After the debt scare many experienced in 2008-9 we should have mended our ways. However, the truth is that our total debt levels are back at those same levels again. In 2008 mortgage debt topped out at $10 Trillion (yes that is a “T”), with other personal debts at the same time amounting to another $2.6 trillion. Included in this “other debt” category was $700 billion in car loans, $800 billion in credit cards, and $700 billion is student loans.

Even though mortgages as a group are now about 10% below their highest point, the total personal debt number is back above $12 Trillion. As Americans, we do love our debt.

This time the fastest form of debt is student loans, which have grown by 444% since 2003. By a wide margin, this form of debt is growing at a very unsustainable rate. Just since 2012 the average student’s debt load has grown from $28,000 to over $37,000 at graduation. This growth rate is untenable because the income levels for new graduates have been flat for most of the last decade.

Old wisdom said not to borrow more than your first year’s income in total debt, but this is no longer applicable with the increases in this debt we are seeing.

Adding to the problem – this debt is only compounding other problems further down the road. Over 30% of post graduates are now moving back home and relying on their parents to help meet their basic needs. Meaning, that the parents are saving less for their retirement, and putting their own future at risk. The problem is that the present parent generation are already the worst generation of savers in history and it is only made worse by their boomerang kids.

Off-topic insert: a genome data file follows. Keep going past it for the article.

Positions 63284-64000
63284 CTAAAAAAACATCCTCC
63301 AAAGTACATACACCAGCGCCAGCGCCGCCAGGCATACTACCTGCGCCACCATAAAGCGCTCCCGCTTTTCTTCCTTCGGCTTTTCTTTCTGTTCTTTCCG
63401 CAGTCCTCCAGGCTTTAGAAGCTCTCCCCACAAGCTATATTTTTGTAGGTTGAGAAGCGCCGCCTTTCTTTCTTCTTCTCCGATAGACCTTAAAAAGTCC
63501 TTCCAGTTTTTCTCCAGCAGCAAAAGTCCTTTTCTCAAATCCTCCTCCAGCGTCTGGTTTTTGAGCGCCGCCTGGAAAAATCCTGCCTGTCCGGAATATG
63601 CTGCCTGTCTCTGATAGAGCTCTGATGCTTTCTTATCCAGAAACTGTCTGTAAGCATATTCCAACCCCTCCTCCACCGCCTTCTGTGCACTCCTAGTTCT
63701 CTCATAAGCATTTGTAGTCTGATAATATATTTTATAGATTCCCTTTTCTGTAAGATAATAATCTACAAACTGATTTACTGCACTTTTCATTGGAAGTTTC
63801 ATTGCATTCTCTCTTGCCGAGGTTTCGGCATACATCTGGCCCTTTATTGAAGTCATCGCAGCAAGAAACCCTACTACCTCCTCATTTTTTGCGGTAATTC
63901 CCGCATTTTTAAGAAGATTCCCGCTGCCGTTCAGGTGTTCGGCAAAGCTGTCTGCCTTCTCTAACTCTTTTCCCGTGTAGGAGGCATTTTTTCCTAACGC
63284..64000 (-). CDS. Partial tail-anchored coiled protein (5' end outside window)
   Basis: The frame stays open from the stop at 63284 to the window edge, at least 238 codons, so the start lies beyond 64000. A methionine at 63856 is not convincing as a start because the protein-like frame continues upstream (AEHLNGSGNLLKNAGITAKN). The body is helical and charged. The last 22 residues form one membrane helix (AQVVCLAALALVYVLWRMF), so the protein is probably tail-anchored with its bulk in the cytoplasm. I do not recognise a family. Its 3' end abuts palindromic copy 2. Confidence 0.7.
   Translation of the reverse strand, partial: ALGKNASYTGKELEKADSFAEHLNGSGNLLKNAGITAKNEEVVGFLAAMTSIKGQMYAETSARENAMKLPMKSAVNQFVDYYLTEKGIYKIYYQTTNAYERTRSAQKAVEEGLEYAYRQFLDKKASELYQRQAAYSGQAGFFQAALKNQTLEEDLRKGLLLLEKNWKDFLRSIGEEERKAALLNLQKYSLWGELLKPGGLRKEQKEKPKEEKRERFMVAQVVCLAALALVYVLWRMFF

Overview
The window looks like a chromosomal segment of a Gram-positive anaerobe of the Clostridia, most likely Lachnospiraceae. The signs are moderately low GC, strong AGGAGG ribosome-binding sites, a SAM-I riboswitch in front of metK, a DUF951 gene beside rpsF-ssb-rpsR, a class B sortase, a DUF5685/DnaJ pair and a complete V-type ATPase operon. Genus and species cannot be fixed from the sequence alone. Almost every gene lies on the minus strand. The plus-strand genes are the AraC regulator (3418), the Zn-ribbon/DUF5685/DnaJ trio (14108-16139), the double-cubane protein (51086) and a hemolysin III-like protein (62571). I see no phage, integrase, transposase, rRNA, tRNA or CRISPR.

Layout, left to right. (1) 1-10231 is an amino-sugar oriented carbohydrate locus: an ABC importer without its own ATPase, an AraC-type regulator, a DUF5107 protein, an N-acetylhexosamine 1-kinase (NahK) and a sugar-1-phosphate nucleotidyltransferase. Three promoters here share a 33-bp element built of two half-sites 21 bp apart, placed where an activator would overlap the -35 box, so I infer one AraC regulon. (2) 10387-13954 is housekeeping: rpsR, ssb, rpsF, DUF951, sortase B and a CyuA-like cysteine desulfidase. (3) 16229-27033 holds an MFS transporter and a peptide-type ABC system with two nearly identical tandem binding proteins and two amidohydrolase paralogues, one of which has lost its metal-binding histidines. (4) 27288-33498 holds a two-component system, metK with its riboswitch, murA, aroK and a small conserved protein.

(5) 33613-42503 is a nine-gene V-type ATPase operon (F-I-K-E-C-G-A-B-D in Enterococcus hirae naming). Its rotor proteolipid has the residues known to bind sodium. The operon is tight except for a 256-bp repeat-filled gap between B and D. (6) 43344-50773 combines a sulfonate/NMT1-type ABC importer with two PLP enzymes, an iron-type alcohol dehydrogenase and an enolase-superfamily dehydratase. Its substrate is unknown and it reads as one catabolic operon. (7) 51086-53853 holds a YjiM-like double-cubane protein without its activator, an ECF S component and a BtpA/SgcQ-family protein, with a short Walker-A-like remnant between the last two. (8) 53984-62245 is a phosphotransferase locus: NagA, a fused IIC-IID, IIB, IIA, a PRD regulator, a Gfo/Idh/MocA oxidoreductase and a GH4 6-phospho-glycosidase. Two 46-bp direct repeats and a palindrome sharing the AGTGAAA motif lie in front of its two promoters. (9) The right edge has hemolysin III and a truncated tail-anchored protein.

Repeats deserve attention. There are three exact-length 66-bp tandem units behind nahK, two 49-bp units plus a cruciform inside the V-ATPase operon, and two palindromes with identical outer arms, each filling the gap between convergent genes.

Compounding the graduate’s problem is the fact that it is taking longer and longer to pay off these loans. When I was in university 30 years ago it was normal to take out a 10-year student loan and pay it off in five. The norm now is to take out a 20-year loan and hope to pay it off in 15. This is a real problem because millennials are living longer; so they should be saving far earlier – not later.

The reality is that most people who are still paying for their student loans are not saving at rates they need to retire in a financially healthy state.

The other pattern that needs to change is the increasing debt load for degrees which have little future value in them as careers. The idea that we should find our passion while studying is self-destructive. Passion is found with experience, and not in a classroom. It is time we told our children the truth.

There are no quick fixes to this problem other than to create a healthier fear for debt. When things begin to crumble again, as they did in 2008, Americans show they can pull in their reigns to keep from completely falling off a debt cliff, but their restraint does not last long enough for the new patterns to be engrained in the culture. So here we are going back at the bank again, and it’s like we never learned anything from our past experiences. This must stop! We are addicted to debt and we need to realize we are selling off our future as a country.

Their future, and our own, are resting on it.